Sales Tax on Internet Purchases

Post Date: 6/26/18
Last Updated: 6/26/18


Cross References
- Wayfair, Inc., U.S. Supreme Court, June 21, 2018

States often impose a sales tax on the purchase of consumer goods. The tax is generally collected by the seller of the consumer goods when a customer makes a purchase. The seller then remits the tax that is collected to the state taxing authority. If for some reason the sales tax is not collected and remitted to the state by the seller, then in-state consumers are separately responsible for paying a use tax at the same rate. Many states employ this kind of complementary sales and use tax regime.

In two earlier cases, the U.S. Supreme Court held that an out-of-state seller's liability to collect and remit the tax to the consumer's state depended on whether the seller had a physical presence in that state, but that mere shipment of goods into the consumer's state, following an order from a catalog, did not satisfy the physical presence requirement. In such a case, the consumer would then be responsible for paying the use tax on the out-of-state purchase. Consumer compliance rates are notoriously low. Some reports have estimated a 4% collection rate for the use tax. States lose $8 to $33 billion annually from uncollected use tax.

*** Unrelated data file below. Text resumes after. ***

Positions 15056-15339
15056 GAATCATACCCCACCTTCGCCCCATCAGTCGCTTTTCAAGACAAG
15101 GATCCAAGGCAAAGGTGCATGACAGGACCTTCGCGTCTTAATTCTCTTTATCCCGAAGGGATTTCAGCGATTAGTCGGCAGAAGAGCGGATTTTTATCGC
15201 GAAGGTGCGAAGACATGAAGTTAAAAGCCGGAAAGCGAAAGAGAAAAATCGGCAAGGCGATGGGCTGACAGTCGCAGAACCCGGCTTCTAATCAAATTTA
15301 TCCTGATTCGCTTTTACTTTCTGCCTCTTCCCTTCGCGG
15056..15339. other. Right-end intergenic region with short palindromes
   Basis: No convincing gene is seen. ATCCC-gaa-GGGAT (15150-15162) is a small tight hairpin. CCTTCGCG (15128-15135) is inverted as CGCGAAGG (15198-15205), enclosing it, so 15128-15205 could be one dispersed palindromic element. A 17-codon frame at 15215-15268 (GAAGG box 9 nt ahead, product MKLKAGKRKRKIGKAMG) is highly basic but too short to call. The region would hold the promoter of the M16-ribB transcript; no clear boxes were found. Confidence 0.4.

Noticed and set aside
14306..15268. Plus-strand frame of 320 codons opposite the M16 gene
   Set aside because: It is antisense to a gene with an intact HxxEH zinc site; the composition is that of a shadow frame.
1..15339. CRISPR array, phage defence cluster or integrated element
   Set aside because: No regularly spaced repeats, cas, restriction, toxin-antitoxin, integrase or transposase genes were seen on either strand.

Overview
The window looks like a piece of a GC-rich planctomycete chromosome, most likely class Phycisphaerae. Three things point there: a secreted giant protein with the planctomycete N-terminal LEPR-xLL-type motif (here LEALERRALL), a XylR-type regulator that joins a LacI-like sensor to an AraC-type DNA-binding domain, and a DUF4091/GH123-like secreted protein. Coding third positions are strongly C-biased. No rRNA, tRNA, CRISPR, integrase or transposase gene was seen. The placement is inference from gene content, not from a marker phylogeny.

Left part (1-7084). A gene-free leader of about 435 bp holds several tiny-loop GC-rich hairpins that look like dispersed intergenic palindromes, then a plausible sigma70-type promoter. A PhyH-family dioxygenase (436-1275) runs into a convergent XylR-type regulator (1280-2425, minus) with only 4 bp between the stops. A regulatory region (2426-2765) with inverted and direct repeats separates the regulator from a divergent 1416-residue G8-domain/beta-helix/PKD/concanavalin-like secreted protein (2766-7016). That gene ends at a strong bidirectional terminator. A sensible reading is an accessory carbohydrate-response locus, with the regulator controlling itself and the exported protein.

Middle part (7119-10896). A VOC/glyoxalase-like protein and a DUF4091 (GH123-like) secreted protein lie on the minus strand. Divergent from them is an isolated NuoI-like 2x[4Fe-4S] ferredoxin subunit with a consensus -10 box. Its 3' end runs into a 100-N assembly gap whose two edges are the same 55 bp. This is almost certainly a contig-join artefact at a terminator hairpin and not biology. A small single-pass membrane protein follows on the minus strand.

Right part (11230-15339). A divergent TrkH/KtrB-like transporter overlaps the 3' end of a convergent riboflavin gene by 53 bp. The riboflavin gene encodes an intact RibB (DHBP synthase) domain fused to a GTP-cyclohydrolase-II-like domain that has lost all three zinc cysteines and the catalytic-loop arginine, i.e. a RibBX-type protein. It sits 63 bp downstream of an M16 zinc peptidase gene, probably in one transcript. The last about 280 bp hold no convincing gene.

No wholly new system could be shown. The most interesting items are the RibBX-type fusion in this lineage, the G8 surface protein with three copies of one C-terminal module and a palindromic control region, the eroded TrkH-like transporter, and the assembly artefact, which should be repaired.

The state of South Dakota does not have an income tax. It collects 60% of its general fund from sales and use taxes. It estimates lost revenue of $48 to $58 million annually from uncollected use tax. In 2016, South Dakota enacted a law requiring certain out-of-state sellers to collect and remit sales tax as if the seller had a physical presence in the state. The law applies only to sellers that, on an annual basis, deliver more than $100,000 of goods or services into the state or engage in 200 or more separate transactions for the delivery of goods or services into the state.

The taxpayers in this case are merchants with no employees or real estate in South Dakota. Each merchant meets the minimum sales or transaction requirements of the South Dakota law, but none of them collects South Dakota sales tax. South Dakota then asked the Supreme Court to reconsider the scope and validity of the physical presence rule that was mandated by previous Supreme Court cases.

The Commerce Clause in the U.S. Constitution grants Congress the power to regulate Commerce between the states. In general, Congress has left it to the courts to formulate the rules that preserve the free flow of interstate commerce. There is a long history of court rulings that have determined the extent to which a state may regulate commerce. The court has previously ruled that the imposition on the seller to collect tax from the purchaser does not violate the Commerce Clause. The only limitation is that there must be a substantial nexus with the taxing state. This nexus requirement means that there must be some definite link, some minimum connection, between a state and the person, property, or transaction the state seeks to tax.

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